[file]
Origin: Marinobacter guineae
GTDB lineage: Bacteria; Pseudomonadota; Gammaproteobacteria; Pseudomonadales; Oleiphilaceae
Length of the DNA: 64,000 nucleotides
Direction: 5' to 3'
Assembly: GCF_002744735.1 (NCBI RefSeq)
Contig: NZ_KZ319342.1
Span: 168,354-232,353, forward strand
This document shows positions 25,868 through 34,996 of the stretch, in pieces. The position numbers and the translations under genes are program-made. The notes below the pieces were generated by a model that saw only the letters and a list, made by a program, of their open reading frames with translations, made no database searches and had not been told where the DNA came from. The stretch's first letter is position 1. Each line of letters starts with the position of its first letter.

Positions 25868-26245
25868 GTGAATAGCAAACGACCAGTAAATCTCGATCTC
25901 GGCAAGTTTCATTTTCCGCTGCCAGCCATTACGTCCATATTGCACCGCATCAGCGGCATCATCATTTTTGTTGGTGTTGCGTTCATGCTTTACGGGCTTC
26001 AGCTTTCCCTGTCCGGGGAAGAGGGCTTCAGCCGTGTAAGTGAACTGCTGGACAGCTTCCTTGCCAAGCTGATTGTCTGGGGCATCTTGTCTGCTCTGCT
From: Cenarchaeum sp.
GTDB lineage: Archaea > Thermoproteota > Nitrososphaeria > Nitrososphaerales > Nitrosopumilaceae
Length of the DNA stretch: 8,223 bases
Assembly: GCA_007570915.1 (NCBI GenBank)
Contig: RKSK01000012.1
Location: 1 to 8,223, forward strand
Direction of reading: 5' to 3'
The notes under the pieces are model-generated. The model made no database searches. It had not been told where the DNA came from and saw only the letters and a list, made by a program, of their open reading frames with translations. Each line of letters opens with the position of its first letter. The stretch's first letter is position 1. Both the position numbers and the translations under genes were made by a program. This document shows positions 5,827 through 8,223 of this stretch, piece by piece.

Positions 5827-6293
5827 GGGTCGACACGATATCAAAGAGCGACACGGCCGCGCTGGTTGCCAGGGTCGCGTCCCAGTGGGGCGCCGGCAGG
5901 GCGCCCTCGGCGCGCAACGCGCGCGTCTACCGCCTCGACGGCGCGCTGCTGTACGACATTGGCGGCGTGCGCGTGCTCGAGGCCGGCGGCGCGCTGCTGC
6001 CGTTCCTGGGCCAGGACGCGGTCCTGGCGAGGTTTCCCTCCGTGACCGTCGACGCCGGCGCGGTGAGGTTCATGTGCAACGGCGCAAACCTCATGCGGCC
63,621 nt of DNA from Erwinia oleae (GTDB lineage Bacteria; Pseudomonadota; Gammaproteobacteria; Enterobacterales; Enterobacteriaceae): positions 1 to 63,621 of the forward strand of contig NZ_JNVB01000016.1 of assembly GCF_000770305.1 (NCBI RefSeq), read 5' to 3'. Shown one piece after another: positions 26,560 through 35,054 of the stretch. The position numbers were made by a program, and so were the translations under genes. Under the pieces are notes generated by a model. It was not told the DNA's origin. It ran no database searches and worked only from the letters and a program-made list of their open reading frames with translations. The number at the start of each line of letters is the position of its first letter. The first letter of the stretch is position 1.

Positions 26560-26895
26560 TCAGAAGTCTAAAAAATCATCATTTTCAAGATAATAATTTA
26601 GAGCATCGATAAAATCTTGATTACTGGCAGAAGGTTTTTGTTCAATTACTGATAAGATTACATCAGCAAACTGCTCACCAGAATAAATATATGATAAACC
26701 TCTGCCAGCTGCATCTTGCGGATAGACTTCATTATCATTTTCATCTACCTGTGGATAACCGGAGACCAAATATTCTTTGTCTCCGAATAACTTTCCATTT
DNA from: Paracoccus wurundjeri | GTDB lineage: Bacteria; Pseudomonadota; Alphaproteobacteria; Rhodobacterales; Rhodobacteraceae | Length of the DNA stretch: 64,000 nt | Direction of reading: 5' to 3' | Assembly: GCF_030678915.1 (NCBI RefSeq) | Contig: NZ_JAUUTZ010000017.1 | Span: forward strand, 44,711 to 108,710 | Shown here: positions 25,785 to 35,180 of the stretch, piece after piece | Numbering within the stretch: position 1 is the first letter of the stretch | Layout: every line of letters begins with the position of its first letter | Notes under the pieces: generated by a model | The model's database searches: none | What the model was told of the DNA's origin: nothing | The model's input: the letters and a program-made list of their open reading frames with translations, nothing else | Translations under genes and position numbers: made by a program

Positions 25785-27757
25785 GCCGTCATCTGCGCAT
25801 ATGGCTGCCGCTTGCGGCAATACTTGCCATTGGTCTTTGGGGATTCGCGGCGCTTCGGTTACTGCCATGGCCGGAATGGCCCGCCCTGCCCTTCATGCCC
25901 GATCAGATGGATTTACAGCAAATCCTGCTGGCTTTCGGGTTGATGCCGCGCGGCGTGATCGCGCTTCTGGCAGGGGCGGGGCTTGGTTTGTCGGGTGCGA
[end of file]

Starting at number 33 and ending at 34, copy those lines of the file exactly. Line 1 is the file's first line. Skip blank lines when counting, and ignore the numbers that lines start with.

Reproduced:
25801 ATGGCTGCCGCTTGCGGCAATACTTGCCATTGGTCTTTGGGGATTCGCGGCGCTTCGGTTACTGCCATGGCCGGAATGGCCCGCCCTGCCCTTCATGCCC
25901 GATCAGATGGATTTACAGCAAATCCTGCTGGCTTTCGGGTTGATGCCGCGCGGCGTGATCGCGCTTCTGGCAGGGGCGGGGCTTGGTTTGTCGGGTGCGA